Two top US senators ask Blinken to raise farmers issue, say Indians will determine path ahead on new laws
Washington, Mar 19: Two top Democratic senators have urged US Secretary of State Antony Blinken to raise with the Indian leaders the issue of treatment of peaceful farmer protesters and journalists even as they acknowledged that it is for the people and the Government of India to determine the path forward on its recently enacted farm laws.
In a letter to Blinken, Senate Foreign Relations Committee Chairman Bob Menendez and Senate Majority Leader Chuck Schumer on Thursday urged the Biden administration to further engage with Prime Minister Narendra Modi's government over its treatment of farmers in India who have been peacefully demonstrating against the passage of new farm laws.
Farmers, mostly from Punjab, Haryana and western Uttar Pradesh, have been camping at several Delhi border points, including Tikri, Singhu and Ghazipur, since November 28, demanding a complete repeal of the three farm laws and a legal guarantee on the minimum support price (MSP) for their crops.
The government has denied allegations that it was trying to put an end to the MSP and the mandi system.
India has also emphasised that the protests by farmers must be seen in the context of India''s democratic ethos and polity and the Ministry of External Affairs last month said that some vested interest groups have tried to mobilise international support against the country.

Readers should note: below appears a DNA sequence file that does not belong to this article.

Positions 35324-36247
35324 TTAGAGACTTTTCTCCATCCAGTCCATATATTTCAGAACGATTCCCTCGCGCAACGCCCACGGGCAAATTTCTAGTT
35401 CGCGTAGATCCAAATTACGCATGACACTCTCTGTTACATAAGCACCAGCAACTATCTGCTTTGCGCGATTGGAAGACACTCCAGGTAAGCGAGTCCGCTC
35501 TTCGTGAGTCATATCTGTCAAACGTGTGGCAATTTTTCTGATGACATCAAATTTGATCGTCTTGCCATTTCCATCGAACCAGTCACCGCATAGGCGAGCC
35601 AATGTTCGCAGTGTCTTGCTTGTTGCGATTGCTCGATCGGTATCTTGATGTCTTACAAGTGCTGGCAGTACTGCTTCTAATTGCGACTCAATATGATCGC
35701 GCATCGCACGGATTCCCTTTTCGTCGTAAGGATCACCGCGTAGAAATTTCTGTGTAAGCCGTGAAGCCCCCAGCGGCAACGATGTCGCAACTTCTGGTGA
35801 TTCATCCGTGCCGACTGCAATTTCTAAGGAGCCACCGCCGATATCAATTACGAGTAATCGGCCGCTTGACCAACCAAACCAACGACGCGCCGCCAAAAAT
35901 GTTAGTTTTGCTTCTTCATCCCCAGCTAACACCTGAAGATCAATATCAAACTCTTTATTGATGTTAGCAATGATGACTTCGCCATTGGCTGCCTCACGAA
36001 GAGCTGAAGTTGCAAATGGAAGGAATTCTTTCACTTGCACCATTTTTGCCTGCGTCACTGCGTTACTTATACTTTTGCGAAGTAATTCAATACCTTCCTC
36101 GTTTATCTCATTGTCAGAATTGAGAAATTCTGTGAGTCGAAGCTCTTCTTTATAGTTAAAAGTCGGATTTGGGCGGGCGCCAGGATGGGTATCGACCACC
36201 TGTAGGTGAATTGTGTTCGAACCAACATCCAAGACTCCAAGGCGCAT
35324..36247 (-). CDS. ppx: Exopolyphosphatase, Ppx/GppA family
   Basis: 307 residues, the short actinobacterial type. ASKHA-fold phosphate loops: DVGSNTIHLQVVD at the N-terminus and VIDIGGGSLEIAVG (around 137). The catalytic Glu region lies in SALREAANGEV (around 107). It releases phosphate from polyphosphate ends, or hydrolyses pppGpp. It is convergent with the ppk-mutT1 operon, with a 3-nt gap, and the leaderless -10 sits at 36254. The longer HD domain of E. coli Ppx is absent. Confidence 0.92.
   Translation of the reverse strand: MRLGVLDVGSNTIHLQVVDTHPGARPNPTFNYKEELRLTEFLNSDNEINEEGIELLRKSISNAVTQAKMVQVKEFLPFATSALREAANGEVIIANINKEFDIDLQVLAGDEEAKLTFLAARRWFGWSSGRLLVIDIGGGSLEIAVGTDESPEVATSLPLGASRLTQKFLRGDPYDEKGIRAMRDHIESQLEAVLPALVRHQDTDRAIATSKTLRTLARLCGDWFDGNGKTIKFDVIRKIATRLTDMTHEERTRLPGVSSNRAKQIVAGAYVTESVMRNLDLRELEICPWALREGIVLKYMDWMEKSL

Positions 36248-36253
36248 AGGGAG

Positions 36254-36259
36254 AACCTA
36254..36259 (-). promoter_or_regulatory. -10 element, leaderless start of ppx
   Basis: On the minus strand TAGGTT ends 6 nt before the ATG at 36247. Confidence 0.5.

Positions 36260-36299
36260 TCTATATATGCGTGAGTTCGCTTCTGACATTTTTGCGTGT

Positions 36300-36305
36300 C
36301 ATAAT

In their joint letter to Blinken, Menendez and Schumer noted that India is a "long-term strategic partner with deep ties to the United States thanks to our many shared values and our large and valued Indian American community."
"In light of these shared values and strong connections, we write with serious concern regarding the response of the Indian government to the farmer protests," they said.
In their letter, released to the press on Thursday, the two senators urged Blinken to raise the importance of freedom of speech and the right to peaceful protest in conversations with his Indian counterparts and to ensure that State Department officials at all levels do so as well.
After becoming the Secretary of State, Blinken has spoken with External Affairs Minister S Jaishankar multiple times. The readouts of the phone calls do not indicate that Blinken raised this issue, under pressure from his party leaders, with Jaishankar. The Biden administration has insisted that the two countries share democratic values.
Schumer and Menendez said the months-long demonstrations have been met with orders from the central government and local authorities to shut off internet access in protest areas, cut off water and electricity supplies for the tens of thousands living in protest camps, and impede the work of journalists reporting on the protests.
"India's people and the government will determine the path forward on these laws, and peaceful dialogue and respect for the viewpoints of all peaceful actors should drive that decision," they said.
"As the US pursues a more perfect union here at home, including efforts to bolster the rule of law and our democracy, those efforts reinforce the importance of addressing challenges to democracies abroad as well," they wrote.